Blount’s disease is a condition that affects children in one or both legs at the knee, causing a bowlegged shape. This condition causes the inner-facing growth plate to grow much more slowly than the plate on the outer side of the knee, therefore creating a bowlegged appearance.
Many children have a bit of bowleggedness when they first start walking or if they are overweight; this deformity normally straightens out naturally as the growth plates on either side of the knee finish growing. However, if a doctor determines that treatment is necessary in order to prevent permanent deformity, children can wear leg braces to keep the legs straight while they grow.
Blount’s Disease at Different Ages
In infantile Blount’s disease, the common treatment is to have the child wear braces on their legs for about a year. The doctor will then evaluate the child to see whether the braces are working, whether the child must continue wearing (larger) braces, or whether the child’s body isn’t responding well to the braces – and may later require surgery.
In adolescent Blount’s disease, the child may experience instability and pain in the knee. Surgery may be necessary to correct the deformity in order to avoid improper growth of the bone.
Different Types of Surgery for Blount’s Disease
If the child reaches age four and the problem persists, the child will likely require surgery to correct the deformity. An osteotomy surgically repairs the issue by cutting and realigning the bone, and this is a permanent fix.
A tibial osteotomy is a procedure whereby the surgeon cuts and realigns the bone just below the knee, and the tibia (the main lower leg bone) is reshaped into a more natural position. The bone is held in place with internal fixation or an external frame while the bone heals.
A hemiepiphysiodesis is when staples or plates are implanted to stifle the bone’s growth on one side while the other side is allowed to keep growing normally, thereby encouraging a more normal growth on both sides of the leg. This procedure is a more gradual fix than an osteotomy.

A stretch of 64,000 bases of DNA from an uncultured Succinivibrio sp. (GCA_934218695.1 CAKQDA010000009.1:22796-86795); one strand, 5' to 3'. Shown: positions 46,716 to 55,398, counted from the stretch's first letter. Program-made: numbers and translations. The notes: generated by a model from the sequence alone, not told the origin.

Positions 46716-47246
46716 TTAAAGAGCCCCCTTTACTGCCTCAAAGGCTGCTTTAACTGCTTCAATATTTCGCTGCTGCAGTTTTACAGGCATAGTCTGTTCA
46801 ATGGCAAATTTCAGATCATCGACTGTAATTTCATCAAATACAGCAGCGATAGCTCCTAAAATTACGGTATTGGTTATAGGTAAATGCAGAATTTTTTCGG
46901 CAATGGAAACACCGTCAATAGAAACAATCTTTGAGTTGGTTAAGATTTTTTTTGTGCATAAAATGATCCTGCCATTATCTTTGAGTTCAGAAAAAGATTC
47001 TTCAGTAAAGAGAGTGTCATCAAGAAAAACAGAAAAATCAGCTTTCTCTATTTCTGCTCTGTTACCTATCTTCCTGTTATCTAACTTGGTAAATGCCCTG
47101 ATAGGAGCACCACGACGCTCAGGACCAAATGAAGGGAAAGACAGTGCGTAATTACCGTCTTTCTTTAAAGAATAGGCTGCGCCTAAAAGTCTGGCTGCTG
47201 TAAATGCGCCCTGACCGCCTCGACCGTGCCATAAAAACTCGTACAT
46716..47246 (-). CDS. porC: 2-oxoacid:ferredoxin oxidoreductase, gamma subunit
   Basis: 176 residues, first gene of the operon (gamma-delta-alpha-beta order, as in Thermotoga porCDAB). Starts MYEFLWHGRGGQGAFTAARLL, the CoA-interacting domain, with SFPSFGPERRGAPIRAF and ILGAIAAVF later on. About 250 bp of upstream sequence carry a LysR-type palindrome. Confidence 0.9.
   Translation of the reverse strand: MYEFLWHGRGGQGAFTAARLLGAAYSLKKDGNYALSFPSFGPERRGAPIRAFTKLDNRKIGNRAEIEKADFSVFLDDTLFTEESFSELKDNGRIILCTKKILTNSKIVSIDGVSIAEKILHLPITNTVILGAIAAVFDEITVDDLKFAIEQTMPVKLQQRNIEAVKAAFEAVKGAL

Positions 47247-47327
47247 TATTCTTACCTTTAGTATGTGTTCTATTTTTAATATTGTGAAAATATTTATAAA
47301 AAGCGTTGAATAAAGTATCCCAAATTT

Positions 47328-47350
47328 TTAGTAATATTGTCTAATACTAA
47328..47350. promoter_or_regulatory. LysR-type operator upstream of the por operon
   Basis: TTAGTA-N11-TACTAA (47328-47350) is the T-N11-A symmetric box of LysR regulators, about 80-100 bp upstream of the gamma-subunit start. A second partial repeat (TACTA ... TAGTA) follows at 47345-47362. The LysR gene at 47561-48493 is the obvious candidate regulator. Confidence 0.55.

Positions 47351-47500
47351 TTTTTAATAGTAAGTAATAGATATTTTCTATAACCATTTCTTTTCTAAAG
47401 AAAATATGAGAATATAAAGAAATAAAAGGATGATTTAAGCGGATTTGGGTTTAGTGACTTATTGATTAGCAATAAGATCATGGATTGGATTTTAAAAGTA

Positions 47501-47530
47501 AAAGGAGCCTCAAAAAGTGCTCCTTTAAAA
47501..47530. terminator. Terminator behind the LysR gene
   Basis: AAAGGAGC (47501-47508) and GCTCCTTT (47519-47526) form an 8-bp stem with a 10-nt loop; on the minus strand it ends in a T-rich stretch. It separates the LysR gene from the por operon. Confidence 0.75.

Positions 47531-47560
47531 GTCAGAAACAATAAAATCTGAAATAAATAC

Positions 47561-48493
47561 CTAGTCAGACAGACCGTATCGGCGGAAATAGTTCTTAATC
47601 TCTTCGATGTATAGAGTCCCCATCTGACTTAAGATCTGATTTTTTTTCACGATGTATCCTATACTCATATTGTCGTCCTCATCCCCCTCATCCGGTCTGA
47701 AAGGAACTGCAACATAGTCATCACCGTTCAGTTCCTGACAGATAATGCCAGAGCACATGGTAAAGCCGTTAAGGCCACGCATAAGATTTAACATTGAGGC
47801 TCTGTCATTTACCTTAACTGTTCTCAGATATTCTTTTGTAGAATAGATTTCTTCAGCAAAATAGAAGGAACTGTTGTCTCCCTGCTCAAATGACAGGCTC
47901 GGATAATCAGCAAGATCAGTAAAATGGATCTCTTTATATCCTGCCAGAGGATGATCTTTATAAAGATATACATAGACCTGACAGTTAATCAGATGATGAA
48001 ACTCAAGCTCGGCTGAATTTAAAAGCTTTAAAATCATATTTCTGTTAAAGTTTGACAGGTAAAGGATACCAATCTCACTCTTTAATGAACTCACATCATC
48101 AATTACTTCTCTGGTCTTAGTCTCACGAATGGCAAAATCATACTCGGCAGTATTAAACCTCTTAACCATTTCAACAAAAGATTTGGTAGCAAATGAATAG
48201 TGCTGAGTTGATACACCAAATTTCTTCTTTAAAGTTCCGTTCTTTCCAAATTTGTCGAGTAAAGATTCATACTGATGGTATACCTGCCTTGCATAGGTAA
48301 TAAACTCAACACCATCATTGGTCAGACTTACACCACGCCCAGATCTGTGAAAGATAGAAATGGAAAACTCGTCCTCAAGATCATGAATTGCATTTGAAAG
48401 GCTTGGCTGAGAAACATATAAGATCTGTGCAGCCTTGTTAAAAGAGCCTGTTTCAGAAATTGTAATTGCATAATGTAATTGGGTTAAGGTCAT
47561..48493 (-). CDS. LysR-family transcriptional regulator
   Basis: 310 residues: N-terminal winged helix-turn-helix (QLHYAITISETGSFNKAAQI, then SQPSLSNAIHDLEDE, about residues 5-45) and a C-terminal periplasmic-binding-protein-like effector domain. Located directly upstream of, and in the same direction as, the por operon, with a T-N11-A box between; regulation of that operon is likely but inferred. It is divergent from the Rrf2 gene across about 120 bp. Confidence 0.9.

The doctor will likely have to cast the affected leg(s), and the child may require crutches. Patients can typically lead fully active lives as long as the surgery successfully aligned the knee with the rest of the leg.
Blount’s disease has been known to recur, especially in young children. Even after corrective surgery, it can come back a second time. If the condition is not corrected properly by a skilled orthopedist, then problems such as leg-length discrepancy can happen and may eventually cause disability or a severe limp.
Bone Physicians in North Dakota
The way to find out whether your child has Blount’s disease is for an orthopedic doctor to examine the child and perform X-rays. If the condition is present, and it is still in the early stages, it is easily treatable.
If you have a child who may have Blount’s disease or some other musculoskeletal issue, getting a proper diagnosis and treatment is key. Contact our team at The Bone & Joint Center today by calling (800) 424-2663 or request an appointment online, and help your child grow up to be healthy and strong.